SUMMARY OF THE INVENTION

The present invention relates to a tubing-retrievable flapper-type safety valve having a housing connectable with a well tubing string and having a bore therethrough for well fluids flow into the tubing string, a flapper valve mounted in the housing for movement between a first closed position and a second open position, an operator tube in the housing bore moveable between a first position allowing the flapper valve to close and a second position holding the flapper valve open, a control fluid chamber and piston assembly between the housing and the operator tube for moving the operator tube from the first to the second position in response to fluid pressure on the piston, a spring coupled between the operator tube and the housing for moving the operator tube from the second back to the first position, and a temporary lockout sleeve mounted in the housing bore in tandem with the operator tube for movement between the first position of disengagement from the flapper valve and a second position engaging and holding the flapper valve open when the operator tube is at the first position, the operator tube and the lockout sleeve being configured for simultaneous coupling with a temporary lockout tool for shifting the operator tube and the temporary lockout sleeve to move the operator tube to the first position and the lockout sleeve to the second position at which the flapper valve is held open by the lockout sleeve. A temporary lockout tool is also provided having spaced selective locating keys and a latch ring for releasably coupling with the temporary lockout sleeve and the operator tube, respectively, and a releasable latch assembly for restraining the latch ring and latch keys at latching positions and releasing the latch ring and latch keys for disengagement of the temporary lockout tool from the operator tube and temporary lockout sleeve.

It is a principle object of the present invention to provide a subsurface safety valve for use in oil and gas wells including a temporary lockout device for holding the safety valve open during well servicing operations.

It is another object of the invention to provide a subsurface safety valve having an operating tube and a temporary lockout sleeve with a temporary lockout tool latching the operating tube and sleeve together during movement of the sleeve to a position in which the sleeve holds the flapper valve of the subsurface safety valve open.

It is another object of the invention to provide an improved subsurface safety valve having a temporary lockout sleeve wherein the operating tube and the lockout sleeve are coupled together and move simultaneously thereby avoiding malfunction due to separation of the sleeve and operating tube as the sleeve is moved to a position to hold the flapper valve open.

It is another object of the invention to provide a subsurface safety valve having a temporary lockout sleeve wherein malfunctionings of structure of the prior art such as springs, latches, and the like are minimized in a simplified design.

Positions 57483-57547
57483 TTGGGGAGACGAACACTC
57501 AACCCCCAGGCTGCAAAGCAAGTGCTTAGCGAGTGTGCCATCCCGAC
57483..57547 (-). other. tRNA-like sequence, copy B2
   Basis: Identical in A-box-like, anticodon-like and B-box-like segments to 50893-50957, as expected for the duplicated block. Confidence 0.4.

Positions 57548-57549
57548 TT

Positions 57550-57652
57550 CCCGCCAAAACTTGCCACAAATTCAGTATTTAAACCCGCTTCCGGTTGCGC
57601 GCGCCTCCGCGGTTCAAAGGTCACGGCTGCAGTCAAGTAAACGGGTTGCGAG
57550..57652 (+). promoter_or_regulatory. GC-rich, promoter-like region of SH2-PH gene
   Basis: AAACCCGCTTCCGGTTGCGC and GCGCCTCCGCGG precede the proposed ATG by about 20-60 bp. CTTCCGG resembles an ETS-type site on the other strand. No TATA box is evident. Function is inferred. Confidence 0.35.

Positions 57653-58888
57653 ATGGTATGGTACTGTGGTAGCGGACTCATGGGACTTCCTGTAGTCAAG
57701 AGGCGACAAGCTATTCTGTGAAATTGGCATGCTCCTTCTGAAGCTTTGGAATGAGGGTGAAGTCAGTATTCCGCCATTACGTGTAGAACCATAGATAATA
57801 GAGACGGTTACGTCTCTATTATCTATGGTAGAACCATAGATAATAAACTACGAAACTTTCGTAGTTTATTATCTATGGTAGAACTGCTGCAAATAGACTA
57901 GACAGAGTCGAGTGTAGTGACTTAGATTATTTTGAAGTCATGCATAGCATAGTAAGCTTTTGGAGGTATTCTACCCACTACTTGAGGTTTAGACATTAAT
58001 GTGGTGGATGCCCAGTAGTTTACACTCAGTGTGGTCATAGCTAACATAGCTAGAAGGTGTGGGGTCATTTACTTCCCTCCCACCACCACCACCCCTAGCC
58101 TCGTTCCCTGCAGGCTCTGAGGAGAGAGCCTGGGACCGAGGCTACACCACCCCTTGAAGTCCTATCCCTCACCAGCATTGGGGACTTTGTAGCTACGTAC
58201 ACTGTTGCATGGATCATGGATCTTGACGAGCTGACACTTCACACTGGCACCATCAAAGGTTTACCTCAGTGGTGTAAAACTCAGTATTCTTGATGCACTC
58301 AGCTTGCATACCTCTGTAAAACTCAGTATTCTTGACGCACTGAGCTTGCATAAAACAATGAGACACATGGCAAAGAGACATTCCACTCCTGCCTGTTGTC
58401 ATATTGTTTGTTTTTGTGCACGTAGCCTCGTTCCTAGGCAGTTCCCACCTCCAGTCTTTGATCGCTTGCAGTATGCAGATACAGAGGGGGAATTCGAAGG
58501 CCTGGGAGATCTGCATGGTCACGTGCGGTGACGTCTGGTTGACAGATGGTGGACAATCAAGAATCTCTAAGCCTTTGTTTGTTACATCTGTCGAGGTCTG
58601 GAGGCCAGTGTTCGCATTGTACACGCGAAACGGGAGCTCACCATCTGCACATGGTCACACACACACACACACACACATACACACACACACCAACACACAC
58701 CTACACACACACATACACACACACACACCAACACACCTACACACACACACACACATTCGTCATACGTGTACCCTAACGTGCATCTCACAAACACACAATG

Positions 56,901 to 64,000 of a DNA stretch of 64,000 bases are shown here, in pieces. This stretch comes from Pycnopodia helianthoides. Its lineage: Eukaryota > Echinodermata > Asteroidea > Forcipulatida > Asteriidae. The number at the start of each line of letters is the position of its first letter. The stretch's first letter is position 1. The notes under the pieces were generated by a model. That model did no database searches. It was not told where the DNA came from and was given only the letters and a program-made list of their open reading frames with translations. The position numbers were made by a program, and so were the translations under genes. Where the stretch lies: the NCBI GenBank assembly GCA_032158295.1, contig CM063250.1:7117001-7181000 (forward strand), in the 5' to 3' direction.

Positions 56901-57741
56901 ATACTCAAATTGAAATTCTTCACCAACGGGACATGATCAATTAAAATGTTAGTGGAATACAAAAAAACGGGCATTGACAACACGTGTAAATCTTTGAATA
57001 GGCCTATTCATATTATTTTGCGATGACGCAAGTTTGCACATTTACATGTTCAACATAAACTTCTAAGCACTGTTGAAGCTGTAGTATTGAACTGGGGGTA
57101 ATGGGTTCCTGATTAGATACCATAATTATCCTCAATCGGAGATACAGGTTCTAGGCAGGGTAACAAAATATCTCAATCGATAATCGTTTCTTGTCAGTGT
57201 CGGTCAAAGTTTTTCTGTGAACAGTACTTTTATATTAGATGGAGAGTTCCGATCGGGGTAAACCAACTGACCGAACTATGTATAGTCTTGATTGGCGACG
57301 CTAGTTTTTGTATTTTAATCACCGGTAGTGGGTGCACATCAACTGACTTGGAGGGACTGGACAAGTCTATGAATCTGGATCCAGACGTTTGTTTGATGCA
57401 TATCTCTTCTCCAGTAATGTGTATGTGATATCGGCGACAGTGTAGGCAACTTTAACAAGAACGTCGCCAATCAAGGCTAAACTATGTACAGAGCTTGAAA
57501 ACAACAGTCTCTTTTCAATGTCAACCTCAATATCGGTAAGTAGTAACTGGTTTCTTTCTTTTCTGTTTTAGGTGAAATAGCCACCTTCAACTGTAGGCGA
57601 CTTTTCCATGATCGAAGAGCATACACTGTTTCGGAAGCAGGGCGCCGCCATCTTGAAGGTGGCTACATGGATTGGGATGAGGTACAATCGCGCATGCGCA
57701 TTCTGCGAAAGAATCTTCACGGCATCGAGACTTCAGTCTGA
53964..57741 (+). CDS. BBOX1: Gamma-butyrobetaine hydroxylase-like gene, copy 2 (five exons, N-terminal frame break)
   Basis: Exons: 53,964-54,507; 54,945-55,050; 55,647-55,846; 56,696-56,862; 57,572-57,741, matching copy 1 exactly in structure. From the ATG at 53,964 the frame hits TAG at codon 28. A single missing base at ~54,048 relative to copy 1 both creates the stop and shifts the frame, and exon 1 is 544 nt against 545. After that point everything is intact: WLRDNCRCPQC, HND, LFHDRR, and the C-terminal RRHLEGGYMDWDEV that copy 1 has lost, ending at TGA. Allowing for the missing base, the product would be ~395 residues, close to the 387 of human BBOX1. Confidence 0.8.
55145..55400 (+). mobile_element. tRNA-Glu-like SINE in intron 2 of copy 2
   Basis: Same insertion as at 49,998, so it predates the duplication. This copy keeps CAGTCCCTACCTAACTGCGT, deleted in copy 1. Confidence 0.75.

It is another object of the invention to provide a subsurface safety valve including a temporary lockout sleeve wherein the lockout sleeve is connected and moves simultaneously with the operator tube to provide continuous protection to the flapper valve and the lockout sleeve moves within the flapper valve seat protecting the seat and the flapper valve from debris in the bore of the safety valve during well operations.

It is another object of the invention to provide a subsurface safety valve including a temporary lockout sleeve wherein the power spring for the valve operator tube assists in shifting the temporary lockout sleeve to the flapper valve open position.

It is another object of the invention to provide a subsurface safety valve having a temporary lockout sleeve wherein only a single wireline trip is necessary to actuate the temporary lockout device.

It is another object of the invention to provide a subsurface safety valve having a temporary lockout sleeve which eliminates the need for a separate hold-open tool.

It is another object of the invention to provide a subsurface safety valve having a temporary lockout sleeve wherein the well operator may apply a control line pressure to test the control line connections as the valve is run into a well.

It is another object of the invention to provide a subsurface safety valve having a temporary lockout sleeve which provides a positive indication of the proper setting of the temporary lockout tool in the sleeve before the control line pressure to the subsurface safety valve is bleed off.

It is another object of the invention to provide a subsurface safety valve including a temporary lockout sleeve wherein the full travel of the sleeve is obtained by checking the control line fluids return.